The reception of Edgar Allan Poe’s The Narrative of Arthur Gordon Pym after its publication was in no way an unqualified approval. On the contrary, its misreading was the general result. Literal-minded reviewers jumped immediately to the conclusion that the narrative amounted to a fraudulent attempt to bamboozle the unwary. That its author intended to parody the popular voyage literature of the time was not considered. Not all the reviews were hostile. In Great Britain, The Narrative of Arthur Gordon Pym went through two editions. It was generally treated as the report of an actual voyage. Therefore, it remained for the French to be the first to recognize The Narrative of Arthur Gordon Pym as an extraordinary romance of adventure and as an important work of art. In 1858, French poet Charles Baudelaire admired The Narrative of Arthur Gordon Pym enough to translate it.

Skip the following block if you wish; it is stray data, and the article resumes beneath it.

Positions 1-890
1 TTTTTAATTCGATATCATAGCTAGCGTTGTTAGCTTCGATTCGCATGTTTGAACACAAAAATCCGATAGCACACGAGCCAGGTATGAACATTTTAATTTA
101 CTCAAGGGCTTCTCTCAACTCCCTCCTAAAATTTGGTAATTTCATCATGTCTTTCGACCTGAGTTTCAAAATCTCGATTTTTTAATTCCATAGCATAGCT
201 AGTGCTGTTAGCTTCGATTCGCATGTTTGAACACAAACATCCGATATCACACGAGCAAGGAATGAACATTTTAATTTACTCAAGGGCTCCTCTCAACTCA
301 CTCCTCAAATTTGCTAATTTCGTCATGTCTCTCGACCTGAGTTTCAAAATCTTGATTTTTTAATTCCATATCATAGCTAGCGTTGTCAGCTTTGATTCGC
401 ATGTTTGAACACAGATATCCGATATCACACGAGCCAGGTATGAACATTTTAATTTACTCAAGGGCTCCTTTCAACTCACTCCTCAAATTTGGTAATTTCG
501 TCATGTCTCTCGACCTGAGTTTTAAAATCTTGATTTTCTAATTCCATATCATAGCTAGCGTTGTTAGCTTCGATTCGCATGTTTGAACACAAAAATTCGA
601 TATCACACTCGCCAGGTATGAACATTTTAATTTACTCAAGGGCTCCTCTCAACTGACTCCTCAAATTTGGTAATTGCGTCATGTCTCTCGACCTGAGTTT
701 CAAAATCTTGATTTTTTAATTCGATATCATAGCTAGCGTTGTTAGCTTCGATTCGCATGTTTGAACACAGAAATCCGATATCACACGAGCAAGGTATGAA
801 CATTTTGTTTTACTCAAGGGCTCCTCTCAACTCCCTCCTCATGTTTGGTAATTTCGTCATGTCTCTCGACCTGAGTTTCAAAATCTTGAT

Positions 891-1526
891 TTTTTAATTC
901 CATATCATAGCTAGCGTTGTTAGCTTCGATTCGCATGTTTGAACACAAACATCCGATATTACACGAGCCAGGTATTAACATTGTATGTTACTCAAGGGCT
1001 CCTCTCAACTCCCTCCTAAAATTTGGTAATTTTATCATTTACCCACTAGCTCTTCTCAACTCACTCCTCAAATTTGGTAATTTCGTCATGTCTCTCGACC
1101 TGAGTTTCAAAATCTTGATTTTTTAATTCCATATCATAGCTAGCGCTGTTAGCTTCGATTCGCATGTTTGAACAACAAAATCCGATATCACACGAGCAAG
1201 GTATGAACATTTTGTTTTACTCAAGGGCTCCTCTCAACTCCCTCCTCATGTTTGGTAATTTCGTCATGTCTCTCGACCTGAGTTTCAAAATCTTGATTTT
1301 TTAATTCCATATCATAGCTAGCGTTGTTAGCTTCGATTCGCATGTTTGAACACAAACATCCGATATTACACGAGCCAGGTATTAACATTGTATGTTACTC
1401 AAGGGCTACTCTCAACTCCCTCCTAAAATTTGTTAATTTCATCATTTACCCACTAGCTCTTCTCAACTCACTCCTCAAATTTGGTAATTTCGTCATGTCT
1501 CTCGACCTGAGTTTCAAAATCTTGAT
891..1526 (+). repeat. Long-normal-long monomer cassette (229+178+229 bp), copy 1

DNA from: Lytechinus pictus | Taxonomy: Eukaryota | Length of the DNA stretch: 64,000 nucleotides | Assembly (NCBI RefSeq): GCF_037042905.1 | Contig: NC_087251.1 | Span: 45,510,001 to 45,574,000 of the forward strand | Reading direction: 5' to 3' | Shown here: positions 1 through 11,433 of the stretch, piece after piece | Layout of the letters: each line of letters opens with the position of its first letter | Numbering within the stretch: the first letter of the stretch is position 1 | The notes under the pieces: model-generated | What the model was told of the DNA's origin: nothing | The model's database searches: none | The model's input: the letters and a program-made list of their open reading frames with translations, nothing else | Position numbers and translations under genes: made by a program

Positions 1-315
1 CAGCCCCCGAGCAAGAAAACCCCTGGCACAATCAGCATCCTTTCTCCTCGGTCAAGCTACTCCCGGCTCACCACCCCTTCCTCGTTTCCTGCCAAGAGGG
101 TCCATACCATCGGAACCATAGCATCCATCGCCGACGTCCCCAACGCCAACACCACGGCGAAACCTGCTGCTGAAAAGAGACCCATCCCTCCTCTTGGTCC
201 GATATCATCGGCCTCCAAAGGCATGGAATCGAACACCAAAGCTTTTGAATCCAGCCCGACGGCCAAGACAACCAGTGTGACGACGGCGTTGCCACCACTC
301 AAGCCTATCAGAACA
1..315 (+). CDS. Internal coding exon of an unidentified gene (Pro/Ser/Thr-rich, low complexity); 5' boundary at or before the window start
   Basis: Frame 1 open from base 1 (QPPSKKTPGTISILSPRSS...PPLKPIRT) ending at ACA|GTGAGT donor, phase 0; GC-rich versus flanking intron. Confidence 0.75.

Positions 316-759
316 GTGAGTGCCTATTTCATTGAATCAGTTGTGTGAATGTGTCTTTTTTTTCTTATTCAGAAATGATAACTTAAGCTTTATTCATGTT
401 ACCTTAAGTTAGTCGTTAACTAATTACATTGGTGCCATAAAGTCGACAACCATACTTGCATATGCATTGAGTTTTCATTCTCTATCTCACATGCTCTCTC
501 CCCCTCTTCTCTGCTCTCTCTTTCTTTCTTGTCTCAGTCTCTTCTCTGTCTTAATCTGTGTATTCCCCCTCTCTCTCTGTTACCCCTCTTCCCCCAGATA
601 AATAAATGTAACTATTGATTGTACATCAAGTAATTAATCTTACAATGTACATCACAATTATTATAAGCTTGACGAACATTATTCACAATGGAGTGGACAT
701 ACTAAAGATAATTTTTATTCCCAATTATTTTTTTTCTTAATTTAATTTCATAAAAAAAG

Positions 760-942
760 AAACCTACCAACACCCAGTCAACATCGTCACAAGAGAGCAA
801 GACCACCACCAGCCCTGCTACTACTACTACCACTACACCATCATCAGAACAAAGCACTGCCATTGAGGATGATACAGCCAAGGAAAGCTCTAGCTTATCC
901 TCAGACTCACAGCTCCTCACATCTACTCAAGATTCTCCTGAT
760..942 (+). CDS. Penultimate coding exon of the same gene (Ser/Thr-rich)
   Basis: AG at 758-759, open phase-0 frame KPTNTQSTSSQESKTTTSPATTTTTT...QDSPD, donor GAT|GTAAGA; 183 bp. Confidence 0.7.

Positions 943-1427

Meanwhile, in the United States the work was neglected and practically forgotten, except for Henry James’s praise, recorded in his great novel The Golden Bowl (1904), of The Narrative of Arthur Gordon Pym as “a wonderful tale” fondly remembered by Prince Amerigo. Not until 1950 was The Narrative of Arthur Gordon Pym to be taken seriously, when poet and critic W. H. Auden included the romance in his anthology Edgar Allan Poe: Selected Prose, Poetry, and Eureka. In his introduction, Auden declares The Narrative of Arthur Gordon Pym and Eureka: A Prose Poem (1848) to be among Poe’s most important works.
Soon even academia woke from its...
(The entire section is 661 words.)